Chapter 5 - How external events affect Singapore?


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How external events before WW II affect Singapore

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Chapter 5 - How external events affect Singapore?

  1. 1. Do you know that ….? <ul><li>Dolphins sleep with one eye open. </li></ul><ul><li>Soap Operas are so called because advertisements in the past during the show were centred around soap powder. </li></ul><ul><li>It is impossible to keep your eyes open when you sneeze. </li></ul><ul><li>Leonardo Da Vinci invented the scissors. </li></ul><ul><li>It is physically impossible for pigs to look at the sky. </li></ul><ul><li>Bookkeeper is the only English word that has three consecutive double letters. </li></ul>
  2. 2. <ul><li>Your ears and nose continue to grow throughout your life. </li></ul><ul><li>Mosquitoes are attracted to people who have recently eaten bananas. </li></ul><ul><li>An ostrich’s eye is bigger than its brain. </li></ul><ul><li>There are no clocks in Las Vegas gambling casino. </li></ul><ul><li>You use an average of 43 muscles for a frown. </li></ul><ul><li>You use an average of 17 muscles for a smile. </li></ul><ul><li>Every 2000 frowns creates a wrinkle. </li></ul><ul><li>The list of ingredients that make a lipstick include fish scales. </li></ul><ul><li>Almost half of the bones in your body are in your hands and feet. </li></ul><ul><li>Donald Duck comics are banned from Finland because it does not wear pants. </li></ul>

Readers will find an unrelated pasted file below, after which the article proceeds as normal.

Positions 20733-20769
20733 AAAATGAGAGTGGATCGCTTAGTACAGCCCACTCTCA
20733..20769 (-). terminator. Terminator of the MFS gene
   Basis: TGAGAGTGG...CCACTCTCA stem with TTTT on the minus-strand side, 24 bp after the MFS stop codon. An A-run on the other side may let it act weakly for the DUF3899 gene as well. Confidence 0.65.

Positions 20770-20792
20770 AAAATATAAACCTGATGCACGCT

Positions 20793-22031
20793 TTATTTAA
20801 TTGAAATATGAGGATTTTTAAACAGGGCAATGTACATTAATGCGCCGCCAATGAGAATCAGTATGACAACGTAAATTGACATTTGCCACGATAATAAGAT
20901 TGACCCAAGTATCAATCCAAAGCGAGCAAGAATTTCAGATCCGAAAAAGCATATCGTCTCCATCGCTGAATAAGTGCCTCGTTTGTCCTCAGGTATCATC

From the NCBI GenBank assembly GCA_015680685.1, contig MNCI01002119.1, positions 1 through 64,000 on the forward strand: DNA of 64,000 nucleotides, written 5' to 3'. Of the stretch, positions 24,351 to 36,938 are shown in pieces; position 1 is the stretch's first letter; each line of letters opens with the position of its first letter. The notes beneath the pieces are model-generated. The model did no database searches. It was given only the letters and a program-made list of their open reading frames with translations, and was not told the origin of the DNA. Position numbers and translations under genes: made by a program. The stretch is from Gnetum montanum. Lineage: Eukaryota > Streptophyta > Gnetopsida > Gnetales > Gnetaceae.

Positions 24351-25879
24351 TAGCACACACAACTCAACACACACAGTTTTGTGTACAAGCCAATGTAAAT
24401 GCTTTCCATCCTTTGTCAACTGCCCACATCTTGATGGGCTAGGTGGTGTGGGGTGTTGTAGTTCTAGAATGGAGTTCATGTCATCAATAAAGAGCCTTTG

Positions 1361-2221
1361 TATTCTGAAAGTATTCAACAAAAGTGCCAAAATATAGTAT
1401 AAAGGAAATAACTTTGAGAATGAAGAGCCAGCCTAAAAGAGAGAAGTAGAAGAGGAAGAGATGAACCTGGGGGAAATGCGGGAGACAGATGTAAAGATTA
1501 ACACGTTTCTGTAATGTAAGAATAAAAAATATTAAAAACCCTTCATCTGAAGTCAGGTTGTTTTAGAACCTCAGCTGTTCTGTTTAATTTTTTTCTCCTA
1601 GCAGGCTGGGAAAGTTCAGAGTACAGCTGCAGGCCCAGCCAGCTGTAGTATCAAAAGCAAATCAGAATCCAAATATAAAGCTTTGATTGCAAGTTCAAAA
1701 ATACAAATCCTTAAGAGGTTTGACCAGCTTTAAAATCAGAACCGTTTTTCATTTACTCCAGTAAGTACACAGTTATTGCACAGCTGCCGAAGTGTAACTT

3. 3. Introduction <ul><li>Can you think of any events or inventions in the 21 st century that had significant impact on our lives? </li></ul><ul><li>Examples: </li></ul><ul><ul><li>Internet </li></ul></ul><ul><ul><li>Transnational Terrorism </li></ul></ul><ul><ul><li>Mobile phone </li></ul></ul>
  4. 4. How did External Events before WW II affect Singapore?
  5. 5. Industrial Revolution (1750 – 1850) <ul><li>Invention of new machines & discovery of new sources of power to drive these machines. </li></ul><ul><li>It transformed the way people lived and worked. </li></ul><ul><ul><li>Example: Making cloth, invention of spinning wheel & steam engine. </li></ul></ul><ul><ul><li>New modes of traveling: railway train and steamships. </li></ul></ul>
  6. 6. Implications of the new inventions <ul><li>Goods could be produced in large quantities cheaply and swiftly. </li></ul><ul><li>Raw materials were needed outside Europe. They began to seek new markets outside Europe as well. </li></ul><ul><li>People could travel longer distances in shorter period of time. </li></ul>